Students can learn about Antarctic legislation under the Antarctic Treaty, the context and the modern challenges. Students can gain an understanding of the conservation measures and challenges faced within Antarctica, under the Treaty and what science is currently conducted for the good of all.
Within this unit students will be able to:
Students can learn about the international political context of the Antarctic Treaty including the different articles within the Treaty. The Antarctic Treaty is very different from other agreements in that no military use is permitted, science comes before economic gain, that nations really co-operate for the good of all and sovereignty is put aside. Students are given an opportunity to consider the Antarctic Treaty and to think about other forms of governance worldwide. In most other countries/regions/treaties economic gain comes before the environment and differences may be settled with military action.
Having completed the activities in Warm Up. Students can complete the Antarctica quiz to consolidate the history and aims of the Treaty.
1. The CCAMLR boundaries are much larger than the Antarctic Treaty boundaries and include sub - Antarctic areas because of the migratory nature of many of the fauna
Within the introduction, students can read about the context of conservation within Antarctica and how it has evolved during the 20th Century to reflect changing attitudes towards the environment. This includes the various resolutions and agreements as well as areas of special protection.
This activity is designed to highlight the number and range of endangered or vulnerable species in and around Antarctica.
Endangered species are species which are at risk from becoming extinct because of few numbers or threatened with changing environment or predator parameters.
Vulnerable species are species which are at risk of becoming endangered unless circumstances threatening their survival improve.
The chart shows the increasing number of sea birds that are endangered or vulnerable. Seabirds are more threatened than any other species group of bird. This warm up introduces students to the larger scale of endangered species and then focuses in on sea birds and more specifically albatross.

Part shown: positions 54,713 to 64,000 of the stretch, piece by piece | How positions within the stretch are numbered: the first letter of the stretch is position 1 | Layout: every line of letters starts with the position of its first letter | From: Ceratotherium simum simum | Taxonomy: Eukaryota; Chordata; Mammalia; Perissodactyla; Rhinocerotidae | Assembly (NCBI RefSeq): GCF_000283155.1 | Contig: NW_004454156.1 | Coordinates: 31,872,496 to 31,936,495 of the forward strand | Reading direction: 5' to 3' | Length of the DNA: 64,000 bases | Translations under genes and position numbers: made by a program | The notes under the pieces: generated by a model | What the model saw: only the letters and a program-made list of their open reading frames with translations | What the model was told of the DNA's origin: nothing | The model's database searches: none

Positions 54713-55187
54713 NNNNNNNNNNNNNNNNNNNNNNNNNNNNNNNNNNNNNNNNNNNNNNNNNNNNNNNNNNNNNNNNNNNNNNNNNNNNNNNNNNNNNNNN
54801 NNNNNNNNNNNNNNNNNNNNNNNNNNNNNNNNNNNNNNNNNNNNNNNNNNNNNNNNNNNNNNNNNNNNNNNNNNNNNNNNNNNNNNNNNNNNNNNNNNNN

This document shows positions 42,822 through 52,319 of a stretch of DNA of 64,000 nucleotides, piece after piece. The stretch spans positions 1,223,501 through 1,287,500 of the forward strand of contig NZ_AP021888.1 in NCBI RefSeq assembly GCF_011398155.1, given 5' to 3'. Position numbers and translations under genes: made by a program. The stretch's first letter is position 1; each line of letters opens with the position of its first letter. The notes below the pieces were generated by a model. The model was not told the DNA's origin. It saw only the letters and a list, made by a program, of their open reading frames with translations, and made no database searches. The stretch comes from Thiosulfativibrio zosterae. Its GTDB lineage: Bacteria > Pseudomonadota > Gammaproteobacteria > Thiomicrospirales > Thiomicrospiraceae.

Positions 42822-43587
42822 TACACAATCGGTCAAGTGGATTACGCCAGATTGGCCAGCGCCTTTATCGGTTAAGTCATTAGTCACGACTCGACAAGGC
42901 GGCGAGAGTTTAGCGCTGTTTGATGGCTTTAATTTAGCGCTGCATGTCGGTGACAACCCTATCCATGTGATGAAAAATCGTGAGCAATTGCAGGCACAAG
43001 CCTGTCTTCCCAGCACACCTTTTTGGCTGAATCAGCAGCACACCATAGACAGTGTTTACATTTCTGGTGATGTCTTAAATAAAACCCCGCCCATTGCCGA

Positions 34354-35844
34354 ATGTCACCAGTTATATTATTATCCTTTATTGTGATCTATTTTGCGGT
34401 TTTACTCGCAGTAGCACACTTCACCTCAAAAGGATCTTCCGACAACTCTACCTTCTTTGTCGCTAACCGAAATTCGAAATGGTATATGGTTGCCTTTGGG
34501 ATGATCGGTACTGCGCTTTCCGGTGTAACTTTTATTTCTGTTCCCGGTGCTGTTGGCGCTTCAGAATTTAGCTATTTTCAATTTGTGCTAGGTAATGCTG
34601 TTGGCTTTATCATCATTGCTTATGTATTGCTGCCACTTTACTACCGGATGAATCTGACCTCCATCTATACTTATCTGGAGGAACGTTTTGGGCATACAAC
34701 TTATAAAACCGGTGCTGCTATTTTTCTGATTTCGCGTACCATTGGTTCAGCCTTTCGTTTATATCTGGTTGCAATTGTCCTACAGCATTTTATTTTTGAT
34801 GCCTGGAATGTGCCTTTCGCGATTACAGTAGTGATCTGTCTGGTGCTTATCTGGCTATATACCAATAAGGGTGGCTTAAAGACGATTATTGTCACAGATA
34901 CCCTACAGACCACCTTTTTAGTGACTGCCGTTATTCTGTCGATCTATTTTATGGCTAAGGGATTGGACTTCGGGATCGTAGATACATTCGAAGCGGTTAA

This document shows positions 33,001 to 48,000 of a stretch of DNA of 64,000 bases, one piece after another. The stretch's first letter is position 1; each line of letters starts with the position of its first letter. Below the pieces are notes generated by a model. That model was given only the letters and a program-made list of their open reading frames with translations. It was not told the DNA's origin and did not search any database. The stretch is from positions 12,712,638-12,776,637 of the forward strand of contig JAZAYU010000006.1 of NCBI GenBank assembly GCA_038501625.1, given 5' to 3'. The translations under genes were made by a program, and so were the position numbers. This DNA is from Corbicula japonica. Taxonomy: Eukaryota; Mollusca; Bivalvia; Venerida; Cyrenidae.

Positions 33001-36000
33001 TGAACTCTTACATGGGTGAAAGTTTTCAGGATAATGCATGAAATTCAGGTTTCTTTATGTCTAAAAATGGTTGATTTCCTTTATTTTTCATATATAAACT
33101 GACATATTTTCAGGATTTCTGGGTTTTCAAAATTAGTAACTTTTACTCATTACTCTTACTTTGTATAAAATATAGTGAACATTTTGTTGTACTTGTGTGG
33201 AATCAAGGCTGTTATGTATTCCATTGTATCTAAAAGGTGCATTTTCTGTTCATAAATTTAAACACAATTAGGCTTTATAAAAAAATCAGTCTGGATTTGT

This section provides a case study on the albatross. Factual information is provided to learn more about the albatross, why it is endangered and what conservation methods have been implemented to try and halt the decline of the albatross. There are charts and graphs provided for students to focus in on the plight of the Wandering Albatross. Students consider this chart and graph material more thoroughly within the student activities.
Students are able to learn the basics or click on links to other resources to learn more in-depth information. There crossovers with the overfishing materials found in the Sustainability section. Students are also able to learn the context of the Antarctic Treaty as well as other agreements which impact on the conservation of the albatross.
1-5. Students are able to consider and analyse information and data concerning the survival of the albatross. Students are able to make links with economic activities (fishing) and its impact on the bird life of the Southern Ocean. Questions 1-5 provide opportunities for discussion, especially in considering the challenges in conserving the albatross. Question 5 would stretch more able students and would encourage a more thorough examination of the linking materials provided in Cold Facts. Within these tasks students can become familiar with appropriate geographical and scientific vocabulary.